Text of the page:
Skip to main content

How to use new container events and auditing features in Podman 4.4

Knowing which containers are executed on a machine, what was done to them, and who did it is an important cornerstone of auditing.
Overlay containers

Image by ddzphoto from Pixabay

Security-conscious users have been asking for ways to keep track of certain Podman events on the system. While Podman already had an elaborate event system where many actions, such as pulling an image or creating a container, are logged, the latest version, Podman 4.4, ships with a new feature that facilitates tracking security-related events better. This article discusses these Podman events and what you can do with them.

[ Download now: Podman basics cheat sheet ]

Access Podman events

Podman supports two backends for events: a file-based event system and one backed by journald/systemd. By default, Podman uses the journald backend as it is the central logging and journaling system for most Linux distributions. It is also straightforward for a system administrator to read all logs of all users from journald and stream them, for instance, to a central auditing server. Read How to find and interpret system log files on Linux for more insight on logs.) 

You can access Podman events directly with the podman events command. I'll run a simple Fedora container and see which events get triggered. Note that I pass the --since command-line flag to Podman to discard the events before creating the Fedora container.

$ now=$(date --iso-8601=seconds)
$ podman run -q --rm fedora echo "Hello, Podman v4.4"
Hello, Podman v4.4
$ podman events --since $now --stream=false
2023-02-07 11:35:06.551624026 +0100 CET container create 0bd9167e8746 (, name=condescending_nobel, license=MIT, name=fedora, vendor=Fedora Project, version=37)
2023-02-07 11:35:00.064559055 +0100 CET image pull  fedora
2023-02-07 11:35:06.607435527 +0100 CET container init 0bd9167e8746 (, name=condescending_nobel, name=fedora, vendor=Fedora Project, version=37, license=MIT)
2023-02-07 11:35:06.62205724 +0100 CET container start 0bd9167e8746 (, name=condescending_nobel, license=MIT, name=fedora, vendor=Fedora Project, version=37)
2023-02-07 11:35:06.622160621 +0100 CET container attach 0bd9167e8746 (, name=condescending_nobel, vendor=Fedora Project, version=37, license=MIT, name=fedora)
2023-02-07 11:35:06.622942873 +0100 CET container died 0bd9167e8746 (, name=condescending_nobel, vendor=Fedora Project, version=37, license=MIT, name=fedora)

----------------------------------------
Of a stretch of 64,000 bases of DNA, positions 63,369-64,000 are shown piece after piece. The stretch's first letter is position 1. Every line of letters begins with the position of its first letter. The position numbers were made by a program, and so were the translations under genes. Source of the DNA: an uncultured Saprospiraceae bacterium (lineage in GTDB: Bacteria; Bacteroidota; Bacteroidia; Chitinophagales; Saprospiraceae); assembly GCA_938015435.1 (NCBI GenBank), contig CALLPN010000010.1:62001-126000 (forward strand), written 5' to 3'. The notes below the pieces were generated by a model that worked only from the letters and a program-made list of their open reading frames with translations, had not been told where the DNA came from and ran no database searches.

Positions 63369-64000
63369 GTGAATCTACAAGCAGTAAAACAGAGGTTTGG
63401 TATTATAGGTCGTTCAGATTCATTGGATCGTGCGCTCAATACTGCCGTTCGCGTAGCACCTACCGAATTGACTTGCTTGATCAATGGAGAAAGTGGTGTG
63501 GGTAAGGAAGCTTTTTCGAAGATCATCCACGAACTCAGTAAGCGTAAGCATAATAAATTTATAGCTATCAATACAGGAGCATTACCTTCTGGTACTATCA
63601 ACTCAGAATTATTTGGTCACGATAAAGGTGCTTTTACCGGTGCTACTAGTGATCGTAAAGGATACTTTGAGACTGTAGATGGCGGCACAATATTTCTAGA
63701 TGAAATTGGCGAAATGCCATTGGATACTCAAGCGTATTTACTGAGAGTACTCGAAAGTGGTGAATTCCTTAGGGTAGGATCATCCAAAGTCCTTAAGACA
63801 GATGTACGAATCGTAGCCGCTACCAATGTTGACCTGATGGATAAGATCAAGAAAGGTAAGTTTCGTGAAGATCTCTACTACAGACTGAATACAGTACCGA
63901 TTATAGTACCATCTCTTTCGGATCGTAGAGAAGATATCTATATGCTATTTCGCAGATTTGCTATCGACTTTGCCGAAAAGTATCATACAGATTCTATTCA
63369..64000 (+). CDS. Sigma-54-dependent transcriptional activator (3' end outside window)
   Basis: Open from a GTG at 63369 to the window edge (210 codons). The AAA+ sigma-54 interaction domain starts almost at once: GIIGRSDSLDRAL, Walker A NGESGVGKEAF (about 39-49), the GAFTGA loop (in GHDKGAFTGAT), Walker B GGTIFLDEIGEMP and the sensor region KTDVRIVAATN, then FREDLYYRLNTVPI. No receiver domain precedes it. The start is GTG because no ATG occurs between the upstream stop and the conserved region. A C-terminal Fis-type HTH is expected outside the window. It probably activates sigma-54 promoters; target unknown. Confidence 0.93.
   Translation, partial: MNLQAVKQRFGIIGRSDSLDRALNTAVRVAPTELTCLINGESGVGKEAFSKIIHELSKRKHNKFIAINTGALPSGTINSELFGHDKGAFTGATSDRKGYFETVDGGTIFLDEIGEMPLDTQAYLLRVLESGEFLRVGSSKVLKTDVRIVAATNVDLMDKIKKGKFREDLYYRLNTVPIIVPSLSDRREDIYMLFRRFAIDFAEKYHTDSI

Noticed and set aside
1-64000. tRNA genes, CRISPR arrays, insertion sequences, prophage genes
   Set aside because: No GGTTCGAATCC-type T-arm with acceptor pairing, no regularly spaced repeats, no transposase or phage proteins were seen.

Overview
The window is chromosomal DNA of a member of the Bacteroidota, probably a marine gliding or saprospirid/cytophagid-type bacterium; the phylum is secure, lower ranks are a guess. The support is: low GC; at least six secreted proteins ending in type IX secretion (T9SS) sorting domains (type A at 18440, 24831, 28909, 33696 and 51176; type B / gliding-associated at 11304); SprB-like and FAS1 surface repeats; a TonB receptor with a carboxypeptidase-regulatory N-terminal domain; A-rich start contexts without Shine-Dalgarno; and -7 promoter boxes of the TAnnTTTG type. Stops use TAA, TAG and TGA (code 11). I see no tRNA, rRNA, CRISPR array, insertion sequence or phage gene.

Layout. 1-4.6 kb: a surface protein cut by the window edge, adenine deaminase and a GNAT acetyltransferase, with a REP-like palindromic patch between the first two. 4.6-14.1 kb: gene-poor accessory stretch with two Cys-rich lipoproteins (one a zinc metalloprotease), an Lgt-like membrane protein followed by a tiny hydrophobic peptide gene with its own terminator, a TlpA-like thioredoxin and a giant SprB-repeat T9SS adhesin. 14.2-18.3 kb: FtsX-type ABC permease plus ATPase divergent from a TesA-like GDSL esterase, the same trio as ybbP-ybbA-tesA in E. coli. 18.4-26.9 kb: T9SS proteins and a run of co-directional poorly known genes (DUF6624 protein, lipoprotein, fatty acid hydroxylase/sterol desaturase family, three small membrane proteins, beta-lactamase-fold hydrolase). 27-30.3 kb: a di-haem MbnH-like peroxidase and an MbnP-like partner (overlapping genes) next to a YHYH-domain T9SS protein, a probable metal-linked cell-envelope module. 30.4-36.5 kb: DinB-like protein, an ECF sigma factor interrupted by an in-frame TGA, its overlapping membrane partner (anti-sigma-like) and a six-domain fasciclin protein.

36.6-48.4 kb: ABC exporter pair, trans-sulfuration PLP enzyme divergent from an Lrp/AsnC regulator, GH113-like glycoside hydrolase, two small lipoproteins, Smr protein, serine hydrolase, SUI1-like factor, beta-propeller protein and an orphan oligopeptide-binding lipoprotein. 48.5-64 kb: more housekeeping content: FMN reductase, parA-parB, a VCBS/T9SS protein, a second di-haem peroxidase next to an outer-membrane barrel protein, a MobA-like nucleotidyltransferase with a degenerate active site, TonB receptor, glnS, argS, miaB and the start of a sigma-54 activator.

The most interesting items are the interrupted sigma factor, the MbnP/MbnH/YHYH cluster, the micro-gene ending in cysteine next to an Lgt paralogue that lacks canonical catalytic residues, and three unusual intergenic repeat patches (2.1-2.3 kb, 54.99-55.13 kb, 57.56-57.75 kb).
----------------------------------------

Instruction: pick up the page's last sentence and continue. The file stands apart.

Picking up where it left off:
2023-02-07 11:35:06.803541204 +0100 CET container remove 0bd9167e8746 (, name=condescending_nobel, name=fedora, vendor=Fedora Project, version=37, license=MIT)

A number of events happened underneath the podman run command:

  • container create when creating a new container.
  • image pull when pulling an image. That is because the fedora image was not present in the local storage, so Podman had to pull it down.
  • container init when initializing the container in the runtime and doing some network setup.
  • container start when starting the container. After that, the container is running.
  • container attach when attaching to the terminal of a container. That is because I started the container in the foreground and did not detach from it.
  • container died when the container exits.
  • container remove because I used the --rm flag to remove the container once it exits.

There are many more events and far more resources than just containers, such as images, volumes, or networks. If you want to read more on these specific events, please refer to the man pages for details.

Look up events with journalctl

The default events backend in Podman is journald/systemd. In fact, running podman events just looks up journal entries matching specific keys and identifiers that Podman uses to store specific attributes of the events. For instance, PODMAN_NAME is the identifier for the name of the specific Podman resource (such as a container or image).

Instead of running podman events, you can use journalctl directly to look up Podman events. That can be a simple yet powerful way of looking at what users on the system have been up to.

I'll pull an image and use journalctl to look up the event:

$ podman pull -q hello-world
$ journalctl --user -r PODMAN_EVENT=pull PODMAN_NAME=hello-world
Feb 07 14:22:00 nebuchadnezzar podman[114843]: 2023-02-07 14:21:56.62938647 +0100 CET m=+0.024100372 image pull  hello-world
-- Boot 2924ec546cc242febe22417f932c4874 --